hard to try to understand the Holocaust without having been there.

Quite possibly as a method to deal with his own inability to comprehend the events

of the Holocaust, Spiegelman uses animal characters instead of humans. The most

important two, Germans and Jews, are represented by cats and mice, respectively. Natural

sworn enemies, both cat and mice lack reason and conscience. As a result, the Nazi cats

find no fault in the systematic killing of Jewish mice. The image is also based on historical

quotes, since Jews were called the “vermin of society” by the Nazis.

The graphical novel format, in association with the depiction of Nazis as cat and

Jews as mice, permits Spiegelman to force the reader to abandon any preconceived

notions of human nature. Such an effect would have been quite hard to create if he had

written a standard text, attesting to the incredible value of the novel’s format.

The history of mankind is overflowing with episodes of mass destruction and

killing. This century produced perhaps the greatest example of such atrocities, the Second

World War. It was during this period of unexplainable brutality that both the Jewish

Holocaust and the Nagasaki Bombing occurred. These awful events, discussed and

regarded in a much different light half a century ago, are analyzed quite divergently now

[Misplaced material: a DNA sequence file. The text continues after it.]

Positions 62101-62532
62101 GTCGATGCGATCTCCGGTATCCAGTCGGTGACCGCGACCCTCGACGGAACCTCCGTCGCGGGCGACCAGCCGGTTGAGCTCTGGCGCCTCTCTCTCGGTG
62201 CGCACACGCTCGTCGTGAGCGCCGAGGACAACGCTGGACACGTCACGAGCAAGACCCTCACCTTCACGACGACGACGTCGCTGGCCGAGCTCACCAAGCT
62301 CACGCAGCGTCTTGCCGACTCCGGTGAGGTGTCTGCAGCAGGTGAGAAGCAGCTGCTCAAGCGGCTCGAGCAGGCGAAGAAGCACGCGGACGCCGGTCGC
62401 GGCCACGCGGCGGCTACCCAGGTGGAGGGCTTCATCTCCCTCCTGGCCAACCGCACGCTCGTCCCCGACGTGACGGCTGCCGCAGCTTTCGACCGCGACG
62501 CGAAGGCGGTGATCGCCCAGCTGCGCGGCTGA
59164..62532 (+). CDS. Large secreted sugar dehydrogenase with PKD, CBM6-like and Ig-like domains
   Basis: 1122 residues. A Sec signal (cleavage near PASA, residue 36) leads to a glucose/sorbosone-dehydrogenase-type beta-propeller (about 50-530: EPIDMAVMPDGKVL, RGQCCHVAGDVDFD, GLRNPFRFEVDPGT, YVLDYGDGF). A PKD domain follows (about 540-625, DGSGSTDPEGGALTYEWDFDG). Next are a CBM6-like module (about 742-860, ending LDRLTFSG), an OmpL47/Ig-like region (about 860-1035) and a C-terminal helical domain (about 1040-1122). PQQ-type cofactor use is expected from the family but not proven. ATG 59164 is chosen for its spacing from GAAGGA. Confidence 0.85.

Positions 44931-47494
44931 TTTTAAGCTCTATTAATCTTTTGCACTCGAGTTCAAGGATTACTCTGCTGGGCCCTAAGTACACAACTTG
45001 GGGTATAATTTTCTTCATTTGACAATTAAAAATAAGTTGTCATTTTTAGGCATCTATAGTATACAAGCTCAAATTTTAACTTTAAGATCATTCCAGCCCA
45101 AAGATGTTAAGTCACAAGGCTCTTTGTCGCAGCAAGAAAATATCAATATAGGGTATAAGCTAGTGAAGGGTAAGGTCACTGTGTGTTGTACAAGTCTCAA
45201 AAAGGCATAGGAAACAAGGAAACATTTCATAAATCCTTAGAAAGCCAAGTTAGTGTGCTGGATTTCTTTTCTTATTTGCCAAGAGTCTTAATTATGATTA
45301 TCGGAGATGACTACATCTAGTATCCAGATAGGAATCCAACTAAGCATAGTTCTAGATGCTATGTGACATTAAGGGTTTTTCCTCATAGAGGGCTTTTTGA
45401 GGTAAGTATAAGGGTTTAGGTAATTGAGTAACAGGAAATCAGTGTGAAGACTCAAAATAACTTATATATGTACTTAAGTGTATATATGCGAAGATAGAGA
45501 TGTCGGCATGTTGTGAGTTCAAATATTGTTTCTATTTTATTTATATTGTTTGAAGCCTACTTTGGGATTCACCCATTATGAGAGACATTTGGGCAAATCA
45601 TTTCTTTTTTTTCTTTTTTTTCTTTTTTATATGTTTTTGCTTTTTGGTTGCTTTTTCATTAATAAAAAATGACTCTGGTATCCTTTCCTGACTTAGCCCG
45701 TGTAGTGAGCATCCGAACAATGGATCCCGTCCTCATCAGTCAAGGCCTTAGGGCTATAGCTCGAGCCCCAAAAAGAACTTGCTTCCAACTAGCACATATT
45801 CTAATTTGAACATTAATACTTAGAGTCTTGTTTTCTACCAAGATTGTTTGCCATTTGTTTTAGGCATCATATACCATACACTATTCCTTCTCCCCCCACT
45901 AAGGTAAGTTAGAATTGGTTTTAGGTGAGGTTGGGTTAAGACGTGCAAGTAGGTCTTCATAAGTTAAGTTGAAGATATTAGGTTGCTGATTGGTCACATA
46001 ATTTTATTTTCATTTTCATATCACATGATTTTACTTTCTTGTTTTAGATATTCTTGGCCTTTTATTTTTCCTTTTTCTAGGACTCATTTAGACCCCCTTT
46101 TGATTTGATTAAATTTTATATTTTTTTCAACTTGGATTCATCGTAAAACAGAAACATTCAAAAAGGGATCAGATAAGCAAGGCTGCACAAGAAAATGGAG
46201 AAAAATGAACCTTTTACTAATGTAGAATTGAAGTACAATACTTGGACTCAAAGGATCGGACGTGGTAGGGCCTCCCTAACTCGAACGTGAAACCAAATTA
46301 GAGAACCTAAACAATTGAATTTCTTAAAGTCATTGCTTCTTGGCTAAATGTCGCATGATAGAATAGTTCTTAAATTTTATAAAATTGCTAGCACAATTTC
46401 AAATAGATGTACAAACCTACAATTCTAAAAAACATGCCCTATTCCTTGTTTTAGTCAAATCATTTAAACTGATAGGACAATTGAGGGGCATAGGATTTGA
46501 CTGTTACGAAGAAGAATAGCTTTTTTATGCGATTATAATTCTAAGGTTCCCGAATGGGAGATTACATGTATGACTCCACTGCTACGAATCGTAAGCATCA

that mankind has had fifty years to ponder on its errors.

The Nagasaki Bombing was one of the United States’ last actions during the

Second World War. Although enacted on Japan instead of Germany, it symbolized much

of the anger and desire to finish a long, bloody war. The initial joy that followed the

devastating detonation of the bomb disappeared in time with the public’s realization of the

grave mistake that had been committed.

Not only did millions of people perish during the Holocaust and immediately after

the Nagasaki episode, but many more lost their lives some time afterwards, victims of

physical deterioration, mental illness created by the tragic events, and depression brought

upon by memories of the horrors. Anja Spiegelman is one such case. She found her demise

twenty years after surviving the death camps, a victim of their memories. In a sense, she

did not survive. The estimate of six million Jews is ever-increasing, so the memories


Ironically, these two events, executed by opposite sides of the war, are linked by

more than an inmeasurable amount of deaths. Many of the people alive during this time

period are in possession of vivid recollections fo the historical occurrences, reflecting a

near-unanimous disgust towards the brutalities occurred.

While the Holocaust is one of the most horrible episodes of history, it is not one

that could or should be forgotten. Its literary offspring is widely acclaimed, especially the

subject of this essay, Art Spiegelman’s MAUS. Not only does the book narrate the horrors

of the Polish concentration camps, it also displays the enormous difficulties of second

generation Holocaust survivors to find a way to come to terms with the horrendous plight

of their ancestors. Its graphical novel format plays an essential role in making the story

come alive, as does the troubled relationship between Vladek and Art. In closing, it must

be reiterated that MAUS is not merely a narrative of the Holocaust, but also a story of

human suffering and struggle, not just after a devastating experience like the concentration

camps, but also afterwards; not just of one generation, but also of succeeding ones.